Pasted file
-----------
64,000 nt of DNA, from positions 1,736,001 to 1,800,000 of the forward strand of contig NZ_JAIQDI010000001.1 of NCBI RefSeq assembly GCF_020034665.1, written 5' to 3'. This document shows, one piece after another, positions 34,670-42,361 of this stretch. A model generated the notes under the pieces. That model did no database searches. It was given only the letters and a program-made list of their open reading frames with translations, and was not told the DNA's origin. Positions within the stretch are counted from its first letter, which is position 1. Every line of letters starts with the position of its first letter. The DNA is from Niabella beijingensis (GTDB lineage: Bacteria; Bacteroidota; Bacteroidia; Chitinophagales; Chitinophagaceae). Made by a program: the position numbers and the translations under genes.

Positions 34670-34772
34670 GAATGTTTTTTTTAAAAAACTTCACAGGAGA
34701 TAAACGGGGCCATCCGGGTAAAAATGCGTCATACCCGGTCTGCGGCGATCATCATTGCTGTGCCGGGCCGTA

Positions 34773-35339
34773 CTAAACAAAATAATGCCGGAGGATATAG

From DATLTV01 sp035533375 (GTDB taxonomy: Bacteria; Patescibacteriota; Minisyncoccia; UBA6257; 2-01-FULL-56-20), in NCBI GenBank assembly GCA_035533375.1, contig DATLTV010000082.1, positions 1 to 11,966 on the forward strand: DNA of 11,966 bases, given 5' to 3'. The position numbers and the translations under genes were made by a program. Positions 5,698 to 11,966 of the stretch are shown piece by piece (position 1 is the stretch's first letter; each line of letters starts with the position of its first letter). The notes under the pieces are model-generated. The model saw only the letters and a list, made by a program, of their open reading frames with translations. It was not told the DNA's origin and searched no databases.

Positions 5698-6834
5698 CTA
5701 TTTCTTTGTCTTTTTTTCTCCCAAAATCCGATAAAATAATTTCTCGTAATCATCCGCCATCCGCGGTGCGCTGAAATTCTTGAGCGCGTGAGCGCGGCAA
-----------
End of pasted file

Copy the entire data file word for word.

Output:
64,000 nt of DNA, from positions 1,736,001 to 1,800,000 of the forward strand of contig NZ_JAIQDI010000001.1 of NCBI RefSeq assembly GCF_020034665.1, written 5' to 3'. This document shows, one piece after another, positions 34,670-42,361 of this stretch. A model generated the notes under the pieces. That model did no database searches. It was given only the letters and a program-made list of their open reading frames with translations, and was not told the DNA's origin. Positions within the stretch are counted from its first letter, which is position 1. Every line of letters starts with the position of its first letter. The DNA is from Niabella beijingensis (GTDB lineage: Bacteria; Bacteroidota; Bacteroidia; Chitinophagales; Chitinophagaceae). Made by a program: the position numbers and the translations under genes.

Positions 34670-34772
34670 GAATGTTTTTTTTAAAAAACTTCACAGGAGA
34701 TAAACGGGGCCATCCGGGTAAAAATGCGTCATACCCGGTCTGCGGCGATCATCATTGCTGTGCCGGGCCGTA

Positions 34773-35339
34773 CTAAACAAAATAATGCCGGAGGATATAG

From DATLTV01 sp035533375 (GTDB taxonomy: Bacteria; Patescibacteriota; Minisyncoccia; UBA6257; 2-01-FULL-56-20), in NCBI GenBank assembly GCA_035533375.1, contig DATLTV010000082.1, positions 1 to 11,966 on the forward strand: DNA of 11,966 bases, given 5' to 3'. The position numbers and the translations under genes were made by a program. Positions 5,698 to 11,966 of the stretch are shown piece by piece (position 1 is the stretch's first letter; each line of letters starts with the position of its first letter). The notes under the pieces are model-generated. The model saw only the letters and a list, made by a program, of their open reading frames with translations. It was not told the DNA's origin and searched no databases.

Positions 5698-6834
5698 CTA
5701 TTTCTTTGTCTTTTTTTCTCCCAAAATCCGATAAAATAATTTCTCGTAATCATCCGCCATCCGCGGTGCGCTGAAATTCTTGAGCGCGTGAGCGCGGCAA